The Aluminium Wreckage of Lindsway Bay Pembrokeshire

When our children were young, August spent in Pembrokeshire was very sunny and the winds blew from the south west. Lately for some years August has become the monsoon season and the winds blow from the south east and south and even the north. In those balmy years we established a holiday routine where our favourite day was spent on Lindsway Bay below the village of St. Ishmaels. We would load the car with beach things including a picnic and park at the Sports Club in St. Ishmaels village and then follow the path to the cliff line and turn left along the coast path to descend the steep steps down the cliff face onto Lindsway beach. In the evening after climbing back up the cliff with tired children and their beach treasures, we would have an excellent evening meal in the Brooke Inn in St. Ishmaels with hosts Hugh and Joan. Over the years we got to know the beach very well in all its different moods and states. At high tide there is really nothing there and the sea covers some of the large red sandstone boulders at the foot of the cliffs and steps. However at low tide a vast expanse of golden sand is exposed. At low tide there are really three beaches there and we called them Lindsway I -with the steps, Lindsway 2 to the immediate west (with a large cave for shelter from rain) and Lindsway 3 further west and separated by a finger of rocks and pools. All three beaches are sandy. At very low tide it is also possible to climb around the westernmost headland beyond Linsdsway 3 to another beach but there is no sand there only a rocky foreshore with a narrow pebble beach beneath the cliff. But it is a fine place of solitude with rock pools and sea birds.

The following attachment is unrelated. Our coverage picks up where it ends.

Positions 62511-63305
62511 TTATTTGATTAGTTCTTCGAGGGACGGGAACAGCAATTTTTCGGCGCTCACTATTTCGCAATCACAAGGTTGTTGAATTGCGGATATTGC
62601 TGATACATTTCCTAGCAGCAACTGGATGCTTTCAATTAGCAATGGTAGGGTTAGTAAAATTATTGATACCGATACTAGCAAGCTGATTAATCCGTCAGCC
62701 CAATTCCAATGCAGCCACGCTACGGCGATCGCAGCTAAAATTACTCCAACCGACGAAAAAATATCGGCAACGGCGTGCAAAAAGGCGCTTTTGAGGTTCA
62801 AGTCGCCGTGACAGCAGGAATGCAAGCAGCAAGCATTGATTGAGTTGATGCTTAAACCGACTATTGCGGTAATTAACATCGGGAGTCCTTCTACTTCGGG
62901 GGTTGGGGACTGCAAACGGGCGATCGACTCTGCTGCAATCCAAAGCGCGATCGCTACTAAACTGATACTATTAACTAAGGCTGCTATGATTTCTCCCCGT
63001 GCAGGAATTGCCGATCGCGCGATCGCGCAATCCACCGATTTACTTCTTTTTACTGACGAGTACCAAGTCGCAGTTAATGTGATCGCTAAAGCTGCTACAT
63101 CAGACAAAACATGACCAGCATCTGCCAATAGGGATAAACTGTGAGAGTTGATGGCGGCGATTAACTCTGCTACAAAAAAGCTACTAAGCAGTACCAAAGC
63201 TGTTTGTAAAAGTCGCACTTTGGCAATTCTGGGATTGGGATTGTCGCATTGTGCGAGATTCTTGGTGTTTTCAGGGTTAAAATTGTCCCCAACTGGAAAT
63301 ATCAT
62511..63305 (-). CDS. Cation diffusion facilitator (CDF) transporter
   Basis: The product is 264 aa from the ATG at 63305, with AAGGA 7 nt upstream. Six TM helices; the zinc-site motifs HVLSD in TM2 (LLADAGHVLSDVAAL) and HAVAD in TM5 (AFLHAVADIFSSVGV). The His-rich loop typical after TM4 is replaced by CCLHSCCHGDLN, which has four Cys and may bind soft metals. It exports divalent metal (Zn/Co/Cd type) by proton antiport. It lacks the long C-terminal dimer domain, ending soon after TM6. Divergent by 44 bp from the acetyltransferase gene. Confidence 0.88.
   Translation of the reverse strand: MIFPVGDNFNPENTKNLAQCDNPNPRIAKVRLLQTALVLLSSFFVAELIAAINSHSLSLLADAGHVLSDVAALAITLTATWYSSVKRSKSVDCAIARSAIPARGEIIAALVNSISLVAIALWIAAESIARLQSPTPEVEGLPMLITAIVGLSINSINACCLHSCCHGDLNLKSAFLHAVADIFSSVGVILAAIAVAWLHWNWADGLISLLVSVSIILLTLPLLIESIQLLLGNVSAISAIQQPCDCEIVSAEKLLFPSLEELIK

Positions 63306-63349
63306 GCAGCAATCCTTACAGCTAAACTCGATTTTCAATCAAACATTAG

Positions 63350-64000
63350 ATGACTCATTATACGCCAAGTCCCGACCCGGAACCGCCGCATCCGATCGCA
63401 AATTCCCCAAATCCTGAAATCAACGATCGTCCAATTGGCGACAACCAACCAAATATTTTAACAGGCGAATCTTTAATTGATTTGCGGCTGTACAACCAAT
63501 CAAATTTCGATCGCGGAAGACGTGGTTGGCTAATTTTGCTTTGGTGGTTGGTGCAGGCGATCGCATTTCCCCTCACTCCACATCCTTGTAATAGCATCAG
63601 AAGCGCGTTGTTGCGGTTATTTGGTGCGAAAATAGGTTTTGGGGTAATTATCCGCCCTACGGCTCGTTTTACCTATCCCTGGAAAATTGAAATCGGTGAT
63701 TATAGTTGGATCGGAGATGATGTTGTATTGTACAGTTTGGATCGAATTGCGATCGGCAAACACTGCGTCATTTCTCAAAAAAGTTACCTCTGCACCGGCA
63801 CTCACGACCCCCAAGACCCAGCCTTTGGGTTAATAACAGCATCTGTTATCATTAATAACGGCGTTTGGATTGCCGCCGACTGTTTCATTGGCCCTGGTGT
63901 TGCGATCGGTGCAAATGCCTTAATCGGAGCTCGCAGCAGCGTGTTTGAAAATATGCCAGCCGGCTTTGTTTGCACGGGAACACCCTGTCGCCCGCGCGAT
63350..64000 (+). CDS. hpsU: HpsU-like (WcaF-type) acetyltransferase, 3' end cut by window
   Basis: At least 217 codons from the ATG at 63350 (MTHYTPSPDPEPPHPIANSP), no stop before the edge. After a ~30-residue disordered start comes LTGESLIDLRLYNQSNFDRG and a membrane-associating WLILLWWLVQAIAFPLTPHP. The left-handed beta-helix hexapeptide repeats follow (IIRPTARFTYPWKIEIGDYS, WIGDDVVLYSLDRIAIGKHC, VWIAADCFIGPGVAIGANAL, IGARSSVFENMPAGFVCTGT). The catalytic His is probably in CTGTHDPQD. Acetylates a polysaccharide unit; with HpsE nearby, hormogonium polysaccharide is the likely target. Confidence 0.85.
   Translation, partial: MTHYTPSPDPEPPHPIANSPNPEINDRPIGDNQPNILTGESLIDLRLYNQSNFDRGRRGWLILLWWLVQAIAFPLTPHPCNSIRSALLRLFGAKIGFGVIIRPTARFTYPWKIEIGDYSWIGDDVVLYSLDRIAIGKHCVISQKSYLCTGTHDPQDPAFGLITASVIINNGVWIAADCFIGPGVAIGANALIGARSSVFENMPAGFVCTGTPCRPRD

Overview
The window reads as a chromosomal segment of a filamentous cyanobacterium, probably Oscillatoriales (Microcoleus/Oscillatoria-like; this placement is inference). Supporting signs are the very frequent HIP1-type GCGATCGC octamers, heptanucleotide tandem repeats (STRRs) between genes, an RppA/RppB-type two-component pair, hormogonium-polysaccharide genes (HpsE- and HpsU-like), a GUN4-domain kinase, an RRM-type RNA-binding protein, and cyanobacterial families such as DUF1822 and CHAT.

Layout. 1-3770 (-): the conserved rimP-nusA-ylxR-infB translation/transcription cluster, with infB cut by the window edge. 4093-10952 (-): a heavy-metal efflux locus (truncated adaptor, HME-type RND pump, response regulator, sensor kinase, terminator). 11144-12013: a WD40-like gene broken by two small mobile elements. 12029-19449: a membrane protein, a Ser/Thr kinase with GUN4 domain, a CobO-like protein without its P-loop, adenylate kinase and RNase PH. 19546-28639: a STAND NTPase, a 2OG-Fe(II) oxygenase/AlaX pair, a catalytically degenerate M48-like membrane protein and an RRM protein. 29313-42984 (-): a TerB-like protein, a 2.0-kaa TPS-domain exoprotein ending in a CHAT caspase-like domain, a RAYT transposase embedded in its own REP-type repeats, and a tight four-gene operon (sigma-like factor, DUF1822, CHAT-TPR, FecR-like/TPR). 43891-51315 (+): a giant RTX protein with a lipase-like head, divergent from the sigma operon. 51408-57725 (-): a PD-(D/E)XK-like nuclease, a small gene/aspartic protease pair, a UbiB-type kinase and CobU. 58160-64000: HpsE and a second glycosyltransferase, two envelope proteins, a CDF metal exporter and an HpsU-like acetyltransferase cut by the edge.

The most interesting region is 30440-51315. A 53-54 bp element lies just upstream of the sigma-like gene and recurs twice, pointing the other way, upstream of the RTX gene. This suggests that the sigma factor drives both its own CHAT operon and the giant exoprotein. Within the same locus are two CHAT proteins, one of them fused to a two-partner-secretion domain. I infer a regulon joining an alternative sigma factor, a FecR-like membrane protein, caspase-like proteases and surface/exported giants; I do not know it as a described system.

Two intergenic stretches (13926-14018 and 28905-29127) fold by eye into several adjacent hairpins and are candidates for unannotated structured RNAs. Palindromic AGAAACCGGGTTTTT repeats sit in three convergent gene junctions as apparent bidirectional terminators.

Lindsway does not get crowded in the summer holidays like Sandy Haven beach which has a car park. There we had a series of favourite picnic spots but only on Lindsway 1 and 2, as at most states of the tide Lindsway 3 is a climb over the slippery rocky foreshore. We learned many things about the beach. At low tide at the east end of Lindsway 1 there is a shipwreck buried in the sand with a cargo of thick slates. For years we picked up fragments of the grey slate worn smooth by the sea action on the adjacent rocks and took some with us for the children to draw on. We also carved out some moulds in them and poured molten lead in them to make ornaments. One day and one day only on all our visits, the sand had been removed by the sea and the wreck was exposed. She must have been a wooden sailing ship but there was no wood left. Her cargo was intact being slates packed in boxfuls each with a herring bone pattern. The wooden boxes were gone but their contents were still in place being rectangles of “V” shaped thick slates stacked on end. They are still there today and probably exposed only once every 30 years.